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    Re: Another round on the fate of Amelia Earhart in today's news
    From: Don Seltzer
    Date: 2016 Nov 2, 09:25 -0400
    It took only a few minutes of web searching to come up with a far better image of Amelia's arms obviously taken at the very same photo shoot.  In this one, the resolution and lighting are better, and it is easier to make out the actual wrist and elbow  of the right arm.  I will leave it to Jeff Glickman to work his photo analysis hocus pocus on this version.  With visible skin creases for the elbow, it seems that he was estimating the location too high on the original.

    To tie this back to a current navigation thread, a better analysis would have included several cross checks of the data against other possible measurements.  If we know that one of the bones was 25.4 cm long, why not double check that pixel estimate against other body features.  With all of the photos of Amelia that exist, surely there is a way to determine the spacing of her facial features. 

    Don Seltzer

    Inline image 1

    On Tue, Nov 1, 2016 at 9:48 PM, Gary LaPook <NoReply_LaPook@fer3.com> wrote:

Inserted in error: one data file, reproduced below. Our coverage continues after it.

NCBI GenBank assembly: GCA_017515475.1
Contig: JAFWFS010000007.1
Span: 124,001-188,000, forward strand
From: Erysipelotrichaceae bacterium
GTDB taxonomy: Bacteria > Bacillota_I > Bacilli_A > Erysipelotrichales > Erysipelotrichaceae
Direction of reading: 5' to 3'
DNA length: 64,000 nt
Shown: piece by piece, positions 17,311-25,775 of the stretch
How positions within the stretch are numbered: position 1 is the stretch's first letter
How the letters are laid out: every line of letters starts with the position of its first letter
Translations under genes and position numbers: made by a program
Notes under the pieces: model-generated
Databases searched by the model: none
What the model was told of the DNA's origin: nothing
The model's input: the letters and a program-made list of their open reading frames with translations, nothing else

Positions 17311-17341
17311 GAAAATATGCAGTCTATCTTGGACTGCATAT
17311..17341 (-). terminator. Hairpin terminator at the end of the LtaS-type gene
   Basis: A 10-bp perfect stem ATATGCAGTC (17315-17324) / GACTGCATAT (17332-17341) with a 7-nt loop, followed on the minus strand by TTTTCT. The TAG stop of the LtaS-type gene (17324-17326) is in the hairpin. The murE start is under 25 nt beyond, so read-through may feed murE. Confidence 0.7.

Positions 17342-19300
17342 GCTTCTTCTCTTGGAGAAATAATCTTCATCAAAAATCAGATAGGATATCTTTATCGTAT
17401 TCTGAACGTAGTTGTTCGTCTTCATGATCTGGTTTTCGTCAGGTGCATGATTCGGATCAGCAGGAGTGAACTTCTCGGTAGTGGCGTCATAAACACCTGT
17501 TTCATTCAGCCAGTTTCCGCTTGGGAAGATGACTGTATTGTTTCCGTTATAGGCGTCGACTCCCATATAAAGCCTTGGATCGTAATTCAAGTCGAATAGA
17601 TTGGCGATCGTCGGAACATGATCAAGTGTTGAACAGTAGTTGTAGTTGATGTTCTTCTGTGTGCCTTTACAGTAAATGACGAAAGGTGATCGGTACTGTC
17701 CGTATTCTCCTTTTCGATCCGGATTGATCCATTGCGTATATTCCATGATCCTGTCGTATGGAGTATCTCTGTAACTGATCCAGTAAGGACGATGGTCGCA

...Here is the link to Glickman's arm bones report. 


    Notice that he is "estimating" the critical measurement points through flesh and clothing. He also does his calculation in "pixels" with no comparison to the linear measurements made by doctor Hoodless. If his elbow data point estimate was off by just 4 pixels, out of a total of 618, pixels then the ratio would be the normal .73 not the .76 that Glickman comes up with. Or with an estimation error of the top of the humerus then a smaller error in the placement of the elbow data point would result in the same normal ratio. The same with an error of the estimate of the wrist. In fact, if there were only a 3 pixel error in the estimation of each of the three data points then you get the normal .73 ratio!  He even admits that since all the data points were "estimated" that he cannot place an error estimate on his results. This report is pure junk.

    And just how big are the pixels that Glickman is using? He doesn't tell us. But since he says that his measurement is of the same humerus that Doctor Hoodless measured at 25.4 cm and Glickman says that the humerus is 267.2 pixels long then simple division gives us the answer, each of Glilckman's pixels is 0.095 cm the same as .95 mm the same as 0.037 inches one-twenty-sixths of an inch. A three pixel miss-estimate would be only about one-tenth of an inch, through fat and clothes! Good luck with that!


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